Sunday, March 04, 2007

Cemeteries on private property

DearREADERS,
While reading COLUMNS, the March 2007 Newsletter of the ISFHWE International Society of Family History Writers and Editors, Ol' Myrt ran across the following footnote in an article by Brenda Kellow, B. A., C. G. (sm) titled Funeral Records Identify Many Secrets, page 12.

  • "Cemeteries on private property are accessible under the Ingress and Egress law applicable in most states. This gives you the right to safely enter and leave the cemetery. The owner of the land has to let you on his property without causing the visitor any fear. If you don't have a copy of it, you should in case you ever have to show it to a landowner with the cemetery on his/her property." See:
    http://www.usgennet.org/usa/tx/topic/cemeteries/txlaws.htm
Brenda cites Texas law. Ol' Myrt is wondering about the laws in other states.

  • FROM PROPERTY PROF BLOG:
    (A Member of the Law Professors Blogs Network)
    http://lawprofessors.typepad.com/property/2006/03/grave_matters_1.html
    "Virginia has the most detailed statute. It provides for broad rights of access by relatives of the decedent and researchers:

    A. Owners of private property on which a cemetery or graves are located shall have a duty to allow ingress and egress to the cemetery or graves by (i) family members and descendants of deceased persons buried there; (ii) any cemetery plot owner; (iii) any person engaging in genealogy research, who has given reasonable notice to the owner of record or to the occupant of the property or both. The landowner may designate the frequency of access, hours and duration of the access and the access route if no traditional access route is obviously visible by view of the property. The landowner, in the absence of gross negligence or willful misconduct, shall be immune from liability in any civil suit, claim, action, or cause of action arising out of the access granted pursuant to this section.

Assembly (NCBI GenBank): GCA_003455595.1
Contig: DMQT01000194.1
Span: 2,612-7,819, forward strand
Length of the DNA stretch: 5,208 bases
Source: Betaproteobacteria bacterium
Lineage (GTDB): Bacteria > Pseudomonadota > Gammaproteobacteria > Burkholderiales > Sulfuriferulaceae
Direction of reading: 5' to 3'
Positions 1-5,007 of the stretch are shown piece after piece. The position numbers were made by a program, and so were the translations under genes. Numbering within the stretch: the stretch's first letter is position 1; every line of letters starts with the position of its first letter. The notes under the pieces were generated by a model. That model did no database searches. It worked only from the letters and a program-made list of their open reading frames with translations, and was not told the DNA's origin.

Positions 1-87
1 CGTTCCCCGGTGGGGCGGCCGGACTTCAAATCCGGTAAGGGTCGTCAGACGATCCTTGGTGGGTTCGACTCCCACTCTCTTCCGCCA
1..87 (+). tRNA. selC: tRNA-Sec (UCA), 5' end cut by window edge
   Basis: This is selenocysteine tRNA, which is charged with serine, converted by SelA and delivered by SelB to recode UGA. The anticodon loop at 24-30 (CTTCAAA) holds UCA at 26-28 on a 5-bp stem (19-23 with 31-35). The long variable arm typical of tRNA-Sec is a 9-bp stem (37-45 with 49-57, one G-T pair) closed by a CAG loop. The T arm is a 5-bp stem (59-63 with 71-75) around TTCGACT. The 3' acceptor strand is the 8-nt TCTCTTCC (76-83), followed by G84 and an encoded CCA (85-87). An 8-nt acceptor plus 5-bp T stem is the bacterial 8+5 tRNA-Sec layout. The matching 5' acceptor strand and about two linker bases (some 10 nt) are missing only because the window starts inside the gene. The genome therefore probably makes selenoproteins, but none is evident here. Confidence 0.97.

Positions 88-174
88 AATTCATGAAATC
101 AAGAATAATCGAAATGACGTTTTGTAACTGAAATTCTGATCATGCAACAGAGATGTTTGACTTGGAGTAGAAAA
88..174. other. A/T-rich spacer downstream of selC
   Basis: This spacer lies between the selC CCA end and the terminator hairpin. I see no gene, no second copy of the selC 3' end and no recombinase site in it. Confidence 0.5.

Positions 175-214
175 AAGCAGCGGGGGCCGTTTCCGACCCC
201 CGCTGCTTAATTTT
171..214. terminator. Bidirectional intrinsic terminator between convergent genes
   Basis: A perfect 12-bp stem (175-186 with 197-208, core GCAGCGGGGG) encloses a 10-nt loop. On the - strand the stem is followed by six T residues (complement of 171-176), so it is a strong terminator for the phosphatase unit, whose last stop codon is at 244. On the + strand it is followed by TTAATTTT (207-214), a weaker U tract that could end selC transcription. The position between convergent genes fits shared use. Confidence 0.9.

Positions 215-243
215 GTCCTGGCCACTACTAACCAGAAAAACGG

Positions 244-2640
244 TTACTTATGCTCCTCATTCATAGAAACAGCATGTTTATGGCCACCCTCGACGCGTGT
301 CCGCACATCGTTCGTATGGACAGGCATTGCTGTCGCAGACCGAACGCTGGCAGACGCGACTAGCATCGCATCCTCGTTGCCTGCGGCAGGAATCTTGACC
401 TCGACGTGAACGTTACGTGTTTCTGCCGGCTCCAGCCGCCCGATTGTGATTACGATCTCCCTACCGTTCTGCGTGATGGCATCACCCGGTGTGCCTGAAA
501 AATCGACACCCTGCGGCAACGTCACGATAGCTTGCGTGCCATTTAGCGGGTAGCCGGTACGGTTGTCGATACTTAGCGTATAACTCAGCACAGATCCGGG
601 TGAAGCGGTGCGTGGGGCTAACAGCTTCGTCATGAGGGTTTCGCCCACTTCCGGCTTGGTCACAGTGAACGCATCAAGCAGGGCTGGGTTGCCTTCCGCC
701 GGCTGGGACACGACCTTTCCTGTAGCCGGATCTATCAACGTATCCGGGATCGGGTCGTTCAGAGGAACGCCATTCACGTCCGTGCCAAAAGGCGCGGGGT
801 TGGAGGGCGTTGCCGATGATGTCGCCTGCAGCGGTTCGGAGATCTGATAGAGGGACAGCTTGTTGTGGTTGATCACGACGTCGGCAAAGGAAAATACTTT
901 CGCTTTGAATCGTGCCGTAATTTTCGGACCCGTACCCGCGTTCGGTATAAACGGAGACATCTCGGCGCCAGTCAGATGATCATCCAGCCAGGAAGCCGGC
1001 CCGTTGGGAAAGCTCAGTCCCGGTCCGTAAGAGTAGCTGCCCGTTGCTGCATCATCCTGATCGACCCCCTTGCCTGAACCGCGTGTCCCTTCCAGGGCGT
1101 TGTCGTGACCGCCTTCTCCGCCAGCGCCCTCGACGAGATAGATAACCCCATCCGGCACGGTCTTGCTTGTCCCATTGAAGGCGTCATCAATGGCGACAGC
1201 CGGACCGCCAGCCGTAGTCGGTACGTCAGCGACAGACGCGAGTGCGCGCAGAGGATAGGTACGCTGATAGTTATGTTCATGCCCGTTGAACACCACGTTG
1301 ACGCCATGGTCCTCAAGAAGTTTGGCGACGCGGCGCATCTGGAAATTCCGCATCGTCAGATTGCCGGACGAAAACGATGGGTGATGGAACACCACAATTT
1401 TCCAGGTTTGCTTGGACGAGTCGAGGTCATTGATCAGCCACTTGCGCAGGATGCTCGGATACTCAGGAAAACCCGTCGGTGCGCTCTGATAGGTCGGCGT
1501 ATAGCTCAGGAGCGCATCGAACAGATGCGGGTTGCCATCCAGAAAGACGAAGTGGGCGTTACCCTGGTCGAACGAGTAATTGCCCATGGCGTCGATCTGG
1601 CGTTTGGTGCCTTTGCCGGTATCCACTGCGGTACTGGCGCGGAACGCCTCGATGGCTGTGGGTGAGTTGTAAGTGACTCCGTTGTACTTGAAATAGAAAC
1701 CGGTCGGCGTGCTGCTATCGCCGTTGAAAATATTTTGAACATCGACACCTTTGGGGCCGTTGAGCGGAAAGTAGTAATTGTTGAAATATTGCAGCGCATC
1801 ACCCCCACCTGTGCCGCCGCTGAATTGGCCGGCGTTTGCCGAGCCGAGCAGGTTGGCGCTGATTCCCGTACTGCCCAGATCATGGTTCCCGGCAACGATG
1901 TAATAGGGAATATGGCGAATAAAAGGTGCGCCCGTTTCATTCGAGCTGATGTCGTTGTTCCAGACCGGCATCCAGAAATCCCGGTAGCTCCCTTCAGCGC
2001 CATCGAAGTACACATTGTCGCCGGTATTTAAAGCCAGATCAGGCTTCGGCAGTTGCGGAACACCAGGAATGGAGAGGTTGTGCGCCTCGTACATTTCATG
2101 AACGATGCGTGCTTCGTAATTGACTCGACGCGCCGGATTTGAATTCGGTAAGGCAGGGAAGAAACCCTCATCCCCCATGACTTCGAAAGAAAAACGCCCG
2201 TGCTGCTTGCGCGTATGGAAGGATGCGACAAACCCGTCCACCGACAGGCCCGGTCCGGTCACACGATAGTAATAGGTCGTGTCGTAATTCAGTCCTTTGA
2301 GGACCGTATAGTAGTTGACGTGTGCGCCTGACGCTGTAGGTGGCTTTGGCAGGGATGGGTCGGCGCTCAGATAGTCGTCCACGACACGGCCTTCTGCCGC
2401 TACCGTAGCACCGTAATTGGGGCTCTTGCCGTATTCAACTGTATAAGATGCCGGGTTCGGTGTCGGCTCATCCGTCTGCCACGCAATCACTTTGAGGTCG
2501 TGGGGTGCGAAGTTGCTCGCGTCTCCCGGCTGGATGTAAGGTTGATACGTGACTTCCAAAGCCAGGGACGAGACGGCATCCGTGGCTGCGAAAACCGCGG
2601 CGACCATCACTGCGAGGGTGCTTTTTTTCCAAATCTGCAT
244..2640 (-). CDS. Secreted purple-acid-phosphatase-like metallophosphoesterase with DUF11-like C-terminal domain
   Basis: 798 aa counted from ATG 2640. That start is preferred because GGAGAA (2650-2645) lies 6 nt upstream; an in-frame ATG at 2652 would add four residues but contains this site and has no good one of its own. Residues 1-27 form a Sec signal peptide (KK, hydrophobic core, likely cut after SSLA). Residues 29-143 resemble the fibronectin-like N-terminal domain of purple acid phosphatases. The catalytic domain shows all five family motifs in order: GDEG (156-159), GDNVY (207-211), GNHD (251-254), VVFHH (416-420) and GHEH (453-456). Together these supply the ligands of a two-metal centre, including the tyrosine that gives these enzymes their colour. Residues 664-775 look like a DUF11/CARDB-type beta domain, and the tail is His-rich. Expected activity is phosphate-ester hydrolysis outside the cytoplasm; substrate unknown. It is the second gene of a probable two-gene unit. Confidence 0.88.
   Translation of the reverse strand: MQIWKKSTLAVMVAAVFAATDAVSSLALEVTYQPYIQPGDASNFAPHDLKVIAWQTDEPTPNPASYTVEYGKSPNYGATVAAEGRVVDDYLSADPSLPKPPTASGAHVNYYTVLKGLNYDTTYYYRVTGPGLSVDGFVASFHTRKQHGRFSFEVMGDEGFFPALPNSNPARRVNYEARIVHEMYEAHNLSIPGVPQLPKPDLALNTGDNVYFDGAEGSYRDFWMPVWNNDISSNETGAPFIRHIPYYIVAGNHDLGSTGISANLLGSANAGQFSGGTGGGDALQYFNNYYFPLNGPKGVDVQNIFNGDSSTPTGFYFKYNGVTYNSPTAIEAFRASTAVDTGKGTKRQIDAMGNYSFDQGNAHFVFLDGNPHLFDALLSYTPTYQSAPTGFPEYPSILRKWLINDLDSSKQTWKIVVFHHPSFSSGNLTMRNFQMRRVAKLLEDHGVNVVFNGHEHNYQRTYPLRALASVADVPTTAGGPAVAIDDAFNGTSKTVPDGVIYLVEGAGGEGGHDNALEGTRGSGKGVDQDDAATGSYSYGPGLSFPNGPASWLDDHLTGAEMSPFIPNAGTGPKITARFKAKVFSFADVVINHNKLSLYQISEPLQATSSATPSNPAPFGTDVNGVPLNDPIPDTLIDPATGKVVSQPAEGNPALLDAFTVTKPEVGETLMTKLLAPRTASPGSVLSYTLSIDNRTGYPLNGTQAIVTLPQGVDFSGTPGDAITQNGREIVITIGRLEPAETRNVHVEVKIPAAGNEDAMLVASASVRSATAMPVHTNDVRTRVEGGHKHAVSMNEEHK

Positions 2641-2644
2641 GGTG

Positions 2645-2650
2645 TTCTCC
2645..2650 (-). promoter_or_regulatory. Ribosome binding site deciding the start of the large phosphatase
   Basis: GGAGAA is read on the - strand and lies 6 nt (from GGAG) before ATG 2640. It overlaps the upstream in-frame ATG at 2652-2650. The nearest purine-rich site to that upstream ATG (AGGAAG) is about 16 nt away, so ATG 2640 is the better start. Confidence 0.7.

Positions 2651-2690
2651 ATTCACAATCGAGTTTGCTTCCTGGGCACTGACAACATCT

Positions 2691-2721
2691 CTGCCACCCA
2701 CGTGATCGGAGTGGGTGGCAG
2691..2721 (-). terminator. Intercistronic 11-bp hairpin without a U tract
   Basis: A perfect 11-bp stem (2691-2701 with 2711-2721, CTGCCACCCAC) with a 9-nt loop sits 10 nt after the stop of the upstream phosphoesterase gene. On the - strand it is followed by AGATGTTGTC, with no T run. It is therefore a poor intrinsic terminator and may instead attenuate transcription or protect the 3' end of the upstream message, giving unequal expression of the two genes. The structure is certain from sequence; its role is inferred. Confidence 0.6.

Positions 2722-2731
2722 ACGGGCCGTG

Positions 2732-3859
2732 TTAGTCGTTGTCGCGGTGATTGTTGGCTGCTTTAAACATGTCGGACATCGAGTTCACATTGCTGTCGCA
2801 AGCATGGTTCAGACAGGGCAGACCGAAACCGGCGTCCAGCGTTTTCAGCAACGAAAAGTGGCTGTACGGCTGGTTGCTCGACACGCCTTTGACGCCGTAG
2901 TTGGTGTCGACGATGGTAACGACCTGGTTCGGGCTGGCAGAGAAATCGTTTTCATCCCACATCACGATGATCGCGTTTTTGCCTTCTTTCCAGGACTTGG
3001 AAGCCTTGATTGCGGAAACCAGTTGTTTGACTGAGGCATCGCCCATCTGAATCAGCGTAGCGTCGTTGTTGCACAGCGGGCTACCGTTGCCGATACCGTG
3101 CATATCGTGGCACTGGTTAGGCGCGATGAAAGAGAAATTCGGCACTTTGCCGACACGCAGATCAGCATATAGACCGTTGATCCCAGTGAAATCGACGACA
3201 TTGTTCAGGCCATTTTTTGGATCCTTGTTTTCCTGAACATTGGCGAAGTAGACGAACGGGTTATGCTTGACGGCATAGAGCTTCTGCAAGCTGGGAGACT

B. The right of ingress and egress granted to persons specified in subsection A shall be reasonable and limited to the purposes of visiting graves, maintaining the gravesite or cemetery, or conducting genealogy research. The right of ingress and egress shall not be construed to provide a right to operate motor vehicles on the property for accessing a cemetery or gravesite unless there is a road or adequate right-of-way that permits access by motor vehicle and the owner has given written permission to use the road or right-of-way of necessity. . . . Va. Code Ann.§ 57.27.1 (1993)."
  • SOUTH CAROLINA GENERAL ASSEMBLY is also considering such a bill. See:
    http://www.scstatehouse.net/sess117_2007-2008/bills/3346.htm
  • MISSOURI LAW
    http://cemeteries.missouri.org/Laws.html
    (L. 1987 H.B. 60 §§ 2, 3, A.L. 1997 S.B. 58)
    "214.132. 1. Any person who wishes to visit an abandoned family cemetery or private burying ground which is completely surrounded by privately owned land, for which no public ingress or egress is available, shall have the right to reasonable ingress or egress for the purpose of visiting such cemetery. This right of access to such cemeteries extends only to visitation during reasonable hours and only for purposes usually associated with cemetery visits."
  • NORTH CAROLINA LAW
    http://www.ncleg.net/EnactedLegislation/Statutes/RTF/ByArticle/Chapter_65/Article_10.rtf
    NC General Statutes - Chapter 65 Article 10
    "§ 65 74. Entering public or private property to maintain or visit a private grave or an abandoned public cemetery with consent.
    Any of the following persons, with the consent of the public or private landowner, may enter the property of another to discover, restore, maintain, or visit a private grave or abandoned public cemetery:
    (1) A descendant of the person whose remains are reasonably believed to be interred in the grave;
    (2) A descendant's designee; or
    (3) Any other person who has a special personal interest in the grave or abandoned public cemetery. (1987, c. 686, s. 1; 1991, c. 36, s. 1.)
    § 65 75. Entering public or private property to maintain or visit a private grave or an abandoned public cemetery without consent.
    (a) If the consent of the landowner cannot be obtained, any person listed in G.S. 65 74(1), (2), or (3) may commence a special proceeding by petitioning the clerk of superior court of the county in which the petitioner has reasonable grounds to believe the deceased is buried..."
Happy family tree climbing!
Myrt :)
DearMYRTLE, your friend in genealogy
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